Josh Marks and Christine Ha are the last two competitors standing on "MasterChef."… (Fox )
Time and time again on this season of "MasterChef," chef Gordon Ramsay asked sight-impaired competitor Christine Ha: Am I being pranked? Are you really blind?
True, it's an un-P.C. question. But it's the question that everyone has been thinking as Christine continued to cook her way ahead of her fellow competitors on Season 3 of "MasterChef," the search to find the best home cooks in America.
Under most circumstances, the compelling story line going into next week's finale would be Josh Marks. He was tossed out of the competition weeks back after failing to properly cook an egg, of all things, before he managed to battle his way back into the game.
But normal circumstances do not apply. This season has all been about Christine's remarkable performance, a performance that even shocked her. "I definitely surprised myself," she said.
Show Tracker talked to Christine about blindness, her family, and how she manages not to cut herself in the kitchen.
Christine, who lived in Lakewood and Long Beach as a young child before her family moved to Houston, said she had a normal childhood and was pursuing a fine arts graduate degree when she became ill. At first, doctors had no idea what was causing her symptoms, including strange bouts with paralysis. At one point, they thought she had M.S. She was finally diagnosed with neuromyelitis optica, an autoimmune disease that would ultimately rob her of her vision as well as the ability to do other things that most of us take for granted, like driving and reading.
Although she is legally blind, she can see a tiny bit. If she can bring her face close enough to an object she can make it out as though she is seeing through a thick, heavy cloud of steam. Crisp details, though, are impossible.
Christine told the Los Angeles Times that she does not want people to assume that she is always upbeat and positive -- characteristics that have come to define her astonishing run on "MasterChef."
"I get depressed," she said. But she doesn't allow that dark cloud to take over her life, which, despite the lack of eyesight, is rich with friends and family and a loving, supporting husband. "I try hard to stay positive. Everything happens for a reason. It built my character to be strong. I've wallowed in self-pity before, but I know that it doesn't get you anywhere... You just have to pick yourself up and move on."
She said she is surprised that she is being portrayed in the media as a kind of inspirational culinary superhero.
"It's really a strange phenomenon," she said. "Just a few months ago, I was a regular human being living my life. I didn't get fan mail. It's kind of all very new to me."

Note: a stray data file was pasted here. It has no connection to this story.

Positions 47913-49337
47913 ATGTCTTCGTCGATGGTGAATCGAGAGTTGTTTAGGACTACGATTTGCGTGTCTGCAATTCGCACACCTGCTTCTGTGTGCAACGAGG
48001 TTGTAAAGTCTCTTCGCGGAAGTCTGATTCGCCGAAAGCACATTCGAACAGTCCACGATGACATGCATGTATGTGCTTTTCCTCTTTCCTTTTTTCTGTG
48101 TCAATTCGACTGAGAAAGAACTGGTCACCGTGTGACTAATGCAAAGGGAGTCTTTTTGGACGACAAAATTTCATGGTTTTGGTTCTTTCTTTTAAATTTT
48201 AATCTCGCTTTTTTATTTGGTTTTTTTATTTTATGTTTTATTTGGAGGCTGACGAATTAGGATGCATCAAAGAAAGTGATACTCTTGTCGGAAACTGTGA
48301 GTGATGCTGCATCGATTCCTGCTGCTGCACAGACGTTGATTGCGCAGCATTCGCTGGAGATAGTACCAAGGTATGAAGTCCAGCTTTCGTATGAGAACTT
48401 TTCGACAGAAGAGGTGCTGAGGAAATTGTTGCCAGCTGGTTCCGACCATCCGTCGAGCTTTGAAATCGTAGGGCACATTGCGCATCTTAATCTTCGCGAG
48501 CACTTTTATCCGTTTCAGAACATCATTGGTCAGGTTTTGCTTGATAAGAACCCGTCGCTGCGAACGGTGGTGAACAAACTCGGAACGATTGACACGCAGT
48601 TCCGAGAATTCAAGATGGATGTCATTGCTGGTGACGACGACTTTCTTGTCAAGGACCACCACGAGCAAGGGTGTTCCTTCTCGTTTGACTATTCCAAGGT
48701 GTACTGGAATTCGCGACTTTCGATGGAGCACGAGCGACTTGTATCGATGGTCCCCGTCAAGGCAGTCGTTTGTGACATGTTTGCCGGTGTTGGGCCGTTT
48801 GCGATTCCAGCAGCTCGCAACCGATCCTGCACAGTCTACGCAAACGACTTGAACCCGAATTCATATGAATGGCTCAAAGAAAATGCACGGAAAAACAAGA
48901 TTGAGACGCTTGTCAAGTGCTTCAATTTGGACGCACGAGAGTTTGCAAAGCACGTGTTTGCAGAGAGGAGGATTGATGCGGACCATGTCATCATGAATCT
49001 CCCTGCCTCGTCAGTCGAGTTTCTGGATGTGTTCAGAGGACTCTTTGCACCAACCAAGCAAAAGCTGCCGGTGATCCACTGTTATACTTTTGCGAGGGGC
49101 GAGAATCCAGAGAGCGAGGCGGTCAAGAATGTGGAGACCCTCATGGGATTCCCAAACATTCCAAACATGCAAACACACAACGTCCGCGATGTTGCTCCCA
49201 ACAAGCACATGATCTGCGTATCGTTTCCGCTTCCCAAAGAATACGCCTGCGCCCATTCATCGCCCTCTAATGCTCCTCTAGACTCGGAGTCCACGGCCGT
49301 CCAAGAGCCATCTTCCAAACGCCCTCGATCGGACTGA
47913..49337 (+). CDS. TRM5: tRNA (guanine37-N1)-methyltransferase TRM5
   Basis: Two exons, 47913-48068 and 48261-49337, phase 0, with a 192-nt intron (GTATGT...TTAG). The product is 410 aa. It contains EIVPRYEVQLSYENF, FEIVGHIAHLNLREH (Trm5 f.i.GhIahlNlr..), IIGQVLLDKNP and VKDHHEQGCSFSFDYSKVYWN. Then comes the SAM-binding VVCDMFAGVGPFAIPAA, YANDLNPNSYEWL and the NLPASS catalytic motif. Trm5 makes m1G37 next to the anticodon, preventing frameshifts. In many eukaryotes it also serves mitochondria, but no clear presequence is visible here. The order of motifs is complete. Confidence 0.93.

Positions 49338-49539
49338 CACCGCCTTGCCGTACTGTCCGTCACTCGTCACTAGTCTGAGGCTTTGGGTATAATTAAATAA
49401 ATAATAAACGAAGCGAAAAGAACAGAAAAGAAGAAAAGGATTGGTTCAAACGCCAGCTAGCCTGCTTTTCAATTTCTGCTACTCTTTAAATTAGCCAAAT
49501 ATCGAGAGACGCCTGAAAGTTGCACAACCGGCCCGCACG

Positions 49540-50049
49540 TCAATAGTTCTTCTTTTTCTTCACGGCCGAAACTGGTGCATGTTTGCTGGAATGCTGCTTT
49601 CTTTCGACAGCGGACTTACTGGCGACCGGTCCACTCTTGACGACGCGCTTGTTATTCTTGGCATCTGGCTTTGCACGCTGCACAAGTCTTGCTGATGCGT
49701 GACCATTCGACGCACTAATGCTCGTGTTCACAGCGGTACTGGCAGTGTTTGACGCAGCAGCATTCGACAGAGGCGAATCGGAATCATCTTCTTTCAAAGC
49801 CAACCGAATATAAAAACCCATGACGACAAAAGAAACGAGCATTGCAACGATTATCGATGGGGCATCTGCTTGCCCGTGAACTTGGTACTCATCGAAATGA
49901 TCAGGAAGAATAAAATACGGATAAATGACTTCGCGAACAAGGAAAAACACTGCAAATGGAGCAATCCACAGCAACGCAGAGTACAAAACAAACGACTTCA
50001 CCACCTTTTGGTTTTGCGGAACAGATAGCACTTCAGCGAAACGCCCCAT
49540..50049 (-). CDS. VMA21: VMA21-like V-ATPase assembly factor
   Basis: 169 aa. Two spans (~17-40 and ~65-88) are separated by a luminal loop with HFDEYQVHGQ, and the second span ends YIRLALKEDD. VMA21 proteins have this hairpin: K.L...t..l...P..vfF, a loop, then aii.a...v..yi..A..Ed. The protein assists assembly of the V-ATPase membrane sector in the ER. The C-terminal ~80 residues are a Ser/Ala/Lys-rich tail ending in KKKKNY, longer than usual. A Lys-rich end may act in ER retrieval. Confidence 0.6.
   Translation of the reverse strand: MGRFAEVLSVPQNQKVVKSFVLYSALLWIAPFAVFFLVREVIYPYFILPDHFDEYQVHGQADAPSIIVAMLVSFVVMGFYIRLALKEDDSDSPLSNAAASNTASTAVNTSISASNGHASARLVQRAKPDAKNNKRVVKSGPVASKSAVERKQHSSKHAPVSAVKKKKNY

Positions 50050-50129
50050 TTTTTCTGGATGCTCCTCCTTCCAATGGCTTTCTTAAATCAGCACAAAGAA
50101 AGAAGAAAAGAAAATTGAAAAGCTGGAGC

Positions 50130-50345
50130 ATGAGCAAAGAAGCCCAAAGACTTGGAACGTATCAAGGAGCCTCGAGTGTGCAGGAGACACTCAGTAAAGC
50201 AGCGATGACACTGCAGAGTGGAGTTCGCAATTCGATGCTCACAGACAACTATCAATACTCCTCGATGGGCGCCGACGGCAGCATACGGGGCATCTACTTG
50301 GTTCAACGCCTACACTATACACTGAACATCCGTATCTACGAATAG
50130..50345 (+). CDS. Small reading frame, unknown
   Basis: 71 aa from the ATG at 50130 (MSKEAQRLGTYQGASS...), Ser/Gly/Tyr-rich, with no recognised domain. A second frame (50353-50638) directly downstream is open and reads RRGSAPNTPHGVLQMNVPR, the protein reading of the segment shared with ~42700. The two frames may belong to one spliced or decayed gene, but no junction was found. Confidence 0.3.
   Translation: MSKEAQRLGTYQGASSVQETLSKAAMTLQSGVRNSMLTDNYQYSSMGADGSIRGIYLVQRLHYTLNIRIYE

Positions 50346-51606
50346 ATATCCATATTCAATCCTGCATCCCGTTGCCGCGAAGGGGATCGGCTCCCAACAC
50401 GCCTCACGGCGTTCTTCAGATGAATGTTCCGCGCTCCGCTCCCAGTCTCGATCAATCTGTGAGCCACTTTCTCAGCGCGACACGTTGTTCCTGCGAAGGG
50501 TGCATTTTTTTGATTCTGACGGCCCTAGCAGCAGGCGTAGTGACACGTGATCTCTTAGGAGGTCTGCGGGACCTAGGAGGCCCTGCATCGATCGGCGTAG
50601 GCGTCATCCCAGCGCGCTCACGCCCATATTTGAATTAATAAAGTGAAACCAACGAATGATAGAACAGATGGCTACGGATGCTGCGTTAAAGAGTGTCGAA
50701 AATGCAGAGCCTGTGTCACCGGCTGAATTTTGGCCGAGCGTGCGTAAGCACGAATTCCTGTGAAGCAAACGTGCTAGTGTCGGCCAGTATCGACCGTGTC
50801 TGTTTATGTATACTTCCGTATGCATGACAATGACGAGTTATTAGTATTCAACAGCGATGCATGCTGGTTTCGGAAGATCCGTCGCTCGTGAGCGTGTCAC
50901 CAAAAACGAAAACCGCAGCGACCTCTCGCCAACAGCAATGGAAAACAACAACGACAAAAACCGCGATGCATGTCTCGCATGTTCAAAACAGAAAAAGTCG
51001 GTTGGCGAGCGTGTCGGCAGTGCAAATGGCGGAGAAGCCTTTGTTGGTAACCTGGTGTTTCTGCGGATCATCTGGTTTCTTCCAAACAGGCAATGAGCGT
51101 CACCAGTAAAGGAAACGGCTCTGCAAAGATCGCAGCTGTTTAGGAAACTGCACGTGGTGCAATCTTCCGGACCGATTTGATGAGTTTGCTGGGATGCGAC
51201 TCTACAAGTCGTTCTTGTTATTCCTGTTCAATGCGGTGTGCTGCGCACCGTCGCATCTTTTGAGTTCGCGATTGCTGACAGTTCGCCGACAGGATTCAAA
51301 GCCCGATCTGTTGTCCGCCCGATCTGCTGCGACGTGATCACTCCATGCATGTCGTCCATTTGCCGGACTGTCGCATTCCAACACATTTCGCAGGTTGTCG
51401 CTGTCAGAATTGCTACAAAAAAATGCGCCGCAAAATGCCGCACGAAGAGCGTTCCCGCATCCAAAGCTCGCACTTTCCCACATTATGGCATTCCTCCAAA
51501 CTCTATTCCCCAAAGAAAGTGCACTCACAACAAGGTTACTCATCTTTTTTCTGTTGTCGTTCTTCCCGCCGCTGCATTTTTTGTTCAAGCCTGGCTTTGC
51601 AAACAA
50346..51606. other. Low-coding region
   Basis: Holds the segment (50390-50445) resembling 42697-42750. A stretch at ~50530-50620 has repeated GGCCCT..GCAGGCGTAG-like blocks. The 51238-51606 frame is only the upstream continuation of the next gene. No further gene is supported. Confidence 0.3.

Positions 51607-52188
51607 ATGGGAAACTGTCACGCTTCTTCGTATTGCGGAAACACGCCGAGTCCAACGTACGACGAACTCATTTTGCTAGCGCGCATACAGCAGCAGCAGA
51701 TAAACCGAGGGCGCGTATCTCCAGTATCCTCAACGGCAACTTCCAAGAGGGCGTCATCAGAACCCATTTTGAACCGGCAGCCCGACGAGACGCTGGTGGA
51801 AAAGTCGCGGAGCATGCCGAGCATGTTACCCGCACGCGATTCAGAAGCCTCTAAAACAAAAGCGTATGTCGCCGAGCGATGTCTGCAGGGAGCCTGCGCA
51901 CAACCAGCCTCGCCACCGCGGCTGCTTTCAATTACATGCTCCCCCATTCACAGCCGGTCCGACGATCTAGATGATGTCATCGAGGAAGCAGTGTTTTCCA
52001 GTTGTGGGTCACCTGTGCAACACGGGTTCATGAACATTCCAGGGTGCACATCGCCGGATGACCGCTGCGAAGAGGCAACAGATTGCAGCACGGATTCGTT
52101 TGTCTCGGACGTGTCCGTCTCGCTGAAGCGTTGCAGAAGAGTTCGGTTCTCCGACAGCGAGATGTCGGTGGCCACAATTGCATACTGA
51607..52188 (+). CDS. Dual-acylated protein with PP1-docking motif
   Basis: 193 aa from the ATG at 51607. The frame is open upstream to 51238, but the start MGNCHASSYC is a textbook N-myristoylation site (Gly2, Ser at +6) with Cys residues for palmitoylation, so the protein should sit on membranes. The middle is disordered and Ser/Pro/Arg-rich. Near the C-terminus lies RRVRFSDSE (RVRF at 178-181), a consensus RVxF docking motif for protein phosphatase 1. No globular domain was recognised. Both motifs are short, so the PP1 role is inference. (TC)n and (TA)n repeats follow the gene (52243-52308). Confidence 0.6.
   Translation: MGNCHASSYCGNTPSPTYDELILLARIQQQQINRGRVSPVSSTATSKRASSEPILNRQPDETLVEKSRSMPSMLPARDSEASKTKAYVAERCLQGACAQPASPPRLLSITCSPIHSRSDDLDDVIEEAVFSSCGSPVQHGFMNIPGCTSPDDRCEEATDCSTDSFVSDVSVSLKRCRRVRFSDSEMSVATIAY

Still, she had something to prove when she decided to try out for "MasterChef," even though she doubted she'd actually make it. "I wanted to prove to America that you can really pursue your dreams if you set your heart and mind to it."
She said the show has been challenging. "It's like a swift kick in the butt," she said. Throughout the season, the judges have praised Christine for turning her "handicap" into a strength: Her lack of eyesight forces her to be more acutely aware of tastes and textures, and take extra special care when plating. She says it has also helped her in another way.
"I think it helped that I couldn't see the cameras on me on the show," she said and laughed. "Because I'm not able to see what other people are doing around me... I can focus 100% on what I am doing."
There have been several painful moments on the show, however. Like being picked last in a challenge. "I guess that didn't surprise me. In all honesty, I'd rather be the underdog and picked last and overperform."
Christine has mesmerized audiences with her ability to dice and slice -- and still walk away from the kitchen with all her digits intact. "I have nicked myself maybe 2 or 3 times," she said, explaining that she uses her fingers to carefully detect the edge of the items she is slicing, and then proceeds "very carefully."
She added: "l just move a little slower than everyone else. I use proper knife technique... I think that prevents a lot of lopped fingers in the kitchen. It's all by touch. Without my vision, I have to depend upon my other senses. I'm really careful about tucking my fingers back... I'm not dicing away like a maniac."
When she's not cooking, studying, or captivating TV viewers, Christine keeps a food blog called, appropriately enough, "The Blind Cook." (She credits Apple products in particular for creating tools for the vision-impaired, such as screen reading software.)
"The two things I love in life are food and words," she said. "It's a way for me to express myself, and connect with other people."
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